Jackie Shroff, it seems, doesn’t really know what the storyline and tries to fit in hesitatingly.
Cast: Kay Kay Menon, Pankaj Tripathi, Jimmy Sheirgill, Jameel Khan, Shriya Saran, Jackie Shroff, Mahie Gill
Director: Karan Lalit Butani
For all those who have grown up in the ’60s and ’70s, the typical Bollywood films with a daku (dacoit) in the central role were aplenty. And so one has seen the usual moustachioed burly hero who would time and again roar but only if he saw any wrong. Unmistakably, he had a heart of gold, and was the Indian Robinhood.
In the present, when slice-of-life themes rule, such films will rarely find acceptance unless they are mounted on a large scale, or cut the mumbo jumbo and tell a tale with gusto and fanfare. Therefore, among the present lot of directors, there’s a rare Paan Singh Tomar or a Bandit Queen that have won our hearts for their honest portrayal of bandits of the hinterland.
Director Karan Lalit Bhutani’s Phamous (note the “Ph” that the title of the film uses as a Hindi alphabet) is set in the badlands of the Chambal region of Madhya Pradesh with a power struggle between its four principal characters forming the crux of its story — Shambhu (Jackie Shroff), Kadak Singh (Kay Kay Menon), Ram Vijay (Pankaj Tripathi) and Radhe (Jimmy Sheirgill). The hamlet abounds in power-hungry, unscrupulous and depraved men who get away with murder. In one such ill-fated incident Shambhu’s daughter is being forcibly taken away by Ram Vijay, and Shambhu opens fire to prevent him from kidnapping his daughter, but lands up in prison for accidentally shooting his daughter dead.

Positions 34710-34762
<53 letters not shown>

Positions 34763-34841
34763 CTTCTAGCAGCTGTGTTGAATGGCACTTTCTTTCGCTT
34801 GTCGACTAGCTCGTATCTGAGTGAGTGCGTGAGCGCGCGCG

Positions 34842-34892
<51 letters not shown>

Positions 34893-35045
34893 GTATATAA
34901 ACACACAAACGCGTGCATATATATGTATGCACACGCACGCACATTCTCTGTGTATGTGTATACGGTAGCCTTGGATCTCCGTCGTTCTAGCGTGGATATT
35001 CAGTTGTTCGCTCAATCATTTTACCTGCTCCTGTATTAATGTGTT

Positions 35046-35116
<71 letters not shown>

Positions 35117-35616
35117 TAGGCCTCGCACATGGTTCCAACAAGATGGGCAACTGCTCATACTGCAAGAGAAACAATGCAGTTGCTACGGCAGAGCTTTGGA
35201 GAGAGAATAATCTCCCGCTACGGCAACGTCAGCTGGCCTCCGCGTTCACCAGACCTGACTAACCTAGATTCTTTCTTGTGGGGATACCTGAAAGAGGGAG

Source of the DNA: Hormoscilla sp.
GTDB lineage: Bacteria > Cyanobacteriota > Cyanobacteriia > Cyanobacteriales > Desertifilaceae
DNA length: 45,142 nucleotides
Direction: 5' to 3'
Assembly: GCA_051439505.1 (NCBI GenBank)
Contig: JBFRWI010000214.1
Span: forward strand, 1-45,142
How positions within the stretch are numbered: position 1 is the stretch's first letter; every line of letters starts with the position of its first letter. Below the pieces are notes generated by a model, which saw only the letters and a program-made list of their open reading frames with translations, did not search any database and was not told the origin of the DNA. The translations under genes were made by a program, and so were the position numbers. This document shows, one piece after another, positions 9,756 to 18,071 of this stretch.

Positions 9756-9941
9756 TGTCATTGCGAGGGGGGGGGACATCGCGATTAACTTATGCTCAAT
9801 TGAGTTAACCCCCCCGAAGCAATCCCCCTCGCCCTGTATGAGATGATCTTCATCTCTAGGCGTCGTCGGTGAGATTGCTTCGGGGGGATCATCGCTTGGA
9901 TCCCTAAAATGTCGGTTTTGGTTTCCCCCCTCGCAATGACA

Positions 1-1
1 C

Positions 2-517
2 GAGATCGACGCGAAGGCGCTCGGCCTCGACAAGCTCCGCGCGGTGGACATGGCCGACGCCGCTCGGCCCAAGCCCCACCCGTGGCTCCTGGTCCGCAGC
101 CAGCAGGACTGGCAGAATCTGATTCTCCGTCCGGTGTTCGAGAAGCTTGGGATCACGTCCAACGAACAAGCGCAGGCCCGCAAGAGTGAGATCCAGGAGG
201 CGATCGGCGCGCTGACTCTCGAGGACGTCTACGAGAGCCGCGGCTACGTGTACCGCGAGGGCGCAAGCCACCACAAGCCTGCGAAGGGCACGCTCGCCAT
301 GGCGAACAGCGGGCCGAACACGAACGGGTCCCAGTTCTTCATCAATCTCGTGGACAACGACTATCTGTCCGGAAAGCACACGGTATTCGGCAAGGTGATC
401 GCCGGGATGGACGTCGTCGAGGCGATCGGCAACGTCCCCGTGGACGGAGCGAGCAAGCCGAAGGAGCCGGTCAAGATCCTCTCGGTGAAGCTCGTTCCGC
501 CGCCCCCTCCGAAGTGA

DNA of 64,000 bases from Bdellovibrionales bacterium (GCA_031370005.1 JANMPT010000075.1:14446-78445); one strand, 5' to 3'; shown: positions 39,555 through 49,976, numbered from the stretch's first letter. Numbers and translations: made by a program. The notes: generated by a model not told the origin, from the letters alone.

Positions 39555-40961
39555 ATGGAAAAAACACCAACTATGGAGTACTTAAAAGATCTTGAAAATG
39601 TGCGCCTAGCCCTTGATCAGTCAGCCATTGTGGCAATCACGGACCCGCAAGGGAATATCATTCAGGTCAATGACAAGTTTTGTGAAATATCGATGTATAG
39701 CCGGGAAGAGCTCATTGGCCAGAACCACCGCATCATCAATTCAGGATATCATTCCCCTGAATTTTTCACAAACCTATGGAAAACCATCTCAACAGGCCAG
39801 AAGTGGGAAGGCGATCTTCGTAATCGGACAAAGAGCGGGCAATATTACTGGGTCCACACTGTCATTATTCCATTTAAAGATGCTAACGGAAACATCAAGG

Some years later, Radhe who was a kid when the incident took place, grows up and dreams of having his own clout in the area. He respects Kadak Singh, who along with Ram Vijay has dubious plans of becoming MP and MLA respectively. But when Ram Vijay sets his lecherous eyes on Radhe’s wife Lalli (Shriya Saran), Radhe has to make a choice: should he protect his honour and teach a lesson to Vijay, or continue to play up to Kadak Singh for further personal gains?
From there on, we assume that the story would end up either in the culmination of power game or become a revenge drama. It doesn’t disappoint you for it becomes both as Shambhu gets freed from jail and a young Radhe’s blood boils when his wife gets kidnapped by Vijay. Together they lust for Vijay’s blood.
Narratively, the film feels both underdeveloped and overwrought, its script guessable and its climax in the rocky countryside most idiotic. Everything looks like a frantic effort to put together drama in the midst of gangsters, pistols, revenge and mayhem with good actors delivering lines they don’t find convincing. The result is a sadly muddled finale that instead of skilfully capturing a sense of real life for characters caught in a difficult situations, takes the route of violence.
Jackie Shroff, it seems, doesn’t really know what the storyline and tries to fit in hesitatingly. Kay Kay Menon looks desperate to hog all the limelight and tries to mouth all his lines menacingly. Sheirgill struggles to stay young alternating his looks between young and the middle-aged in an ill-fitting wig. His role doesn’t give him enough possibility to perform, and it is his poorly written role that he has to struggle with the most. If there’s one actor who takes his character seriously it is Tripathi who, even in the silliest of scenes, outshines whosoever and whatsoever is in the frame, and emerges the most engaging character on the screen.
Should one, then, give it a miss? Watch it for the five and a half scenes of Pankaj Tripathi, if you must!
The writer is a film critic and has been reviewing films for over 15 years. He also writes on music, art and culture, and other human interest stories.